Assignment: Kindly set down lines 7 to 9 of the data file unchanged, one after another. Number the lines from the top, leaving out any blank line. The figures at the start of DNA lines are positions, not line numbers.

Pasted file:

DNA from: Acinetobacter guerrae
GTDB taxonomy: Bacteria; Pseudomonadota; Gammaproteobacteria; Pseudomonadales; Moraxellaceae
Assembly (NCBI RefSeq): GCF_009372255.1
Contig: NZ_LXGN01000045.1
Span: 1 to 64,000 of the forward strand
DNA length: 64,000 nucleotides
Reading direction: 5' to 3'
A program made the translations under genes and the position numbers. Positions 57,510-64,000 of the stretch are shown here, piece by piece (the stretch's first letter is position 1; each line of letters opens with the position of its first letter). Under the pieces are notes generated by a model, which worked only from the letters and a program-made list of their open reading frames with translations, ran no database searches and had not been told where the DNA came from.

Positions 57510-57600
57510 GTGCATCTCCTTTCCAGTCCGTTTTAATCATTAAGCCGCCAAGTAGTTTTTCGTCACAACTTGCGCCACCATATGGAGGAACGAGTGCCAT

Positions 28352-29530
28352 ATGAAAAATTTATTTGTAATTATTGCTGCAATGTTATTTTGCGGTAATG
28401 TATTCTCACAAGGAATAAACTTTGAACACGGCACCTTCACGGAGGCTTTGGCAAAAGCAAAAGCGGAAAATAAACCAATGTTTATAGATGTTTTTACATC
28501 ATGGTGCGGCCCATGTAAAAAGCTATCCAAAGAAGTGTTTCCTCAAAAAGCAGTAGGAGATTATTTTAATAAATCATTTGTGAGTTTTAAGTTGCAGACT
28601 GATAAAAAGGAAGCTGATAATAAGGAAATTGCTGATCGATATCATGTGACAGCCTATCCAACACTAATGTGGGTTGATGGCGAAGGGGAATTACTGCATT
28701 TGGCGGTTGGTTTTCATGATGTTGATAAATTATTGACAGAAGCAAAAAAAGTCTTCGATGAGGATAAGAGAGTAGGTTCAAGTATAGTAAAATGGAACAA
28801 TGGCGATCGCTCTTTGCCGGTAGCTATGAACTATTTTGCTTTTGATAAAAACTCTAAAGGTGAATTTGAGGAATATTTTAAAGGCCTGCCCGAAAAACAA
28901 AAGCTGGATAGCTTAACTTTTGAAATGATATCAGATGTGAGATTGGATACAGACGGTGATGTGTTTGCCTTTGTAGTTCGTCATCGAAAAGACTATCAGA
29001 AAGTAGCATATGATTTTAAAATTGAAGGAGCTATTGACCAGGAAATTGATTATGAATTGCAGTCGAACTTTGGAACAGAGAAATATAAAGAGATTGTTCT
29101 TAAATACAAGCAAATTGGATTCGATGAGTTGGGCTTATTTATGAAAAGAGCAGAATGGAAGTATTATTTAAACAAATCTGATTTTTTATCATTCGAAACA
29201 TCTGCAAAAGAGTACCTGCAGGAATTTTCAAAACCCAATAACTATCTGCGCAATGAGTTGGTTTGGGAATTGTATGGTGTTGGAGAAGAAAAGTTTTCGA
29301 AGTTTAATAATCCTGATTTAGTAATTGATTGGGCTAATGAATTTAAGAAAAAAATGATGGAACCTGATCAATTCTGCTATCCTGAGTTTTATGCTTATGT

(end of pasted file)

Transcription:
Reading direction: 5' to 3'
A program made the translations under genes and the position numbers. Positions 57,510-64,000 of the stretch are shown here, piece by piece (the stretch's first letter is position 1; each line of letters opens with the position of its first letter). Under the pieces are notes generated by a model, which worked only from the letters and a program-made list of their open reading frames with translations, ran no database searches and had not been told where the DNA came from.

Positions 57510-57600